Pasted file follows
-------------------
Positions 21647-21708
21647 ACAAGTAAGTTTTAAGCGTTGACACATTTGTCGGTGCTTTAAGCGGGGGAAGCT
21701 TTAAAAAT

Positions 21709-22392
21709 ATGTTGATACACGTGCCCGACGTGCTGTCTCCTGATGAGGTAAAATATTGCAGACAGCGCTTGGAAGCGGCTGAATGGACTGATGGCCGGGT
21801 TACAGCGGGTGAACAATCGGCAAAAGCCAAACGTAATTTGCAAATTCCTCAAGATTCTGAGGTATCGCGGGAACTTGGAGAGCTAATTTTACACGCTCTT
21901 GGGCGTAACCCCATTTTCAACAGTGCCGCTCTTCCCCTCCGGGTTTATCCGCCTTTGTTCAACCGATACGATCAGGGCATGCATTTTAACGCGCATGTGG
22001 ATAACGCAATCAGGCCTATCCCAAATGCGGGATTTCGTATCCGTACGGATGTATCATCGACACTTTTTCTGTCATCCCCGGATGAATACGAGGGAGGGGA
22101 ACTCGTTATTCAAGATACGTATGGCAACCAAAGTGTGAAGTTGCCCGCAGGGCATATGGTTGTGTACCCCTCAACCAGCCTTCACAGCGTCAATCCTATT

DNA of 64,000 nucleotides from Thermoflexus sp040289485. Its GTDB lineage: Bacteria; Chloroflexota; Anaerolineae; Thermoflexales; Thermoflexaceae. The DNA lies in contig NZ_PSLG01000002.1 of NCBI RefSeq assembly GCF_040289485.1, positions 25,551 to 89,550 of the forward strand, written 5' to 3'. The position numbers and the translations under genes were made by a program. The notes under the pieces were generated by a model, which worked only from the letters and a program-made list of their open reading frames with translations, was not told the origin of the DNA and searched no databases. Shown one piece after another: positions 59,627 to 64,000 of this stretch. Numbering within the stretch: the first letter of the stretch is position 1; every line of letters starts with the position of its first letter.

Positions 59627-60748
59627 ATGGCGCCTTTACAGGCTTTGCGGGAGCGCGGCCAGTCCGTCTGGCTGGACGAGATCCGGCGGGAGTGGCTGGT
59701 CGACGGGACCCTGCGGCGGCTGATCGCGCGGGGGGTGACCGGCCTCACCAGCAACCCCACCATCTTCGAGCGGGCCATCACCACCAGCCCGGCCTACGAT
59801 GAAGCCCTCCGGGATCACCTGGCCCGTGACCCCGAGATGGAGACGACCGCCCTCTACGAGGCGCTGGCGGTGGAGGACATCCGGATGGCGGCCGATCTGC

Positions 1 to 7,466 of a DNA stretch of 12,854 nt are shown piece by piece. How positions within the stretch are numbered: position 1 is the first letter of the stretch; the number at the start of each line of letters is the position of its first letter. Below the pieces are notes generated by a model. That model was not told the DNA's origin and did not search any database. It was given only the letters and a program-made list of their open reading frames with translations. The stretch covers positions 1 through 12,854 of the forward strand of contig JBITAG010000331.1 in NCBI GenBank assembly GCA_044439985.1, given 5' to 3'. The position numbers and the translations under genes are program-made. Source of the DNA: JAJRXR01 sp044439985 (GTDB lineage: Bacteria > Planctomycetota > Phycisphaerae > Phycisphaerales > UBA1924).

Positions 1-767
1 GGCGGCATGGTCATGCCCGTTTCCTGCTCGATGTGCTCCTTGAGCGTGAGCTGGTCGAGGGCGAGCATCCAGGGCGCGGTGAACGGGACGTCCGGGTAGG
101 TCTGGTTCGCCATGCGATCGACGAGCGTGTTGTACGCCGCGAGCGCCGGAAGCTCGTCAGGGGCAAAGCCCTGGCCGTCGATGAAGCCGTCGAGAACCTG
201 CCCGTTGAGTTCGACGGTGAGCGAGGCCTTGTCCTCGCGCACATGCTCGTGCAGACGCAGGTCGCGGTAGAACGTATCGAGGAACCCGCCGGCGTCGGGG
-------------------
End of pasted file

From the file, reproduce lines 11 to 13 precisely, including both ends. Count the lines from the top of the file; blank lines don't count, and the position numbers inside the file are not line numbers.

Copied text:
Positions 59627-60748
59627 ATGGCGCCTTTACAGGCTTTGCGGGAGCGCGGCCAGTCCGTCTGGCTGGACGAGATCCGGCGGGAGTGGCTGGT
59701 CGACGGGACCCTGCGGCGGCTGATCGCGCGGGGGGTGACCGGCCTCACCAGCAACCCCACCATCTTCGAGCGGGCCATCACCACCAGCCCGGCCTACGAT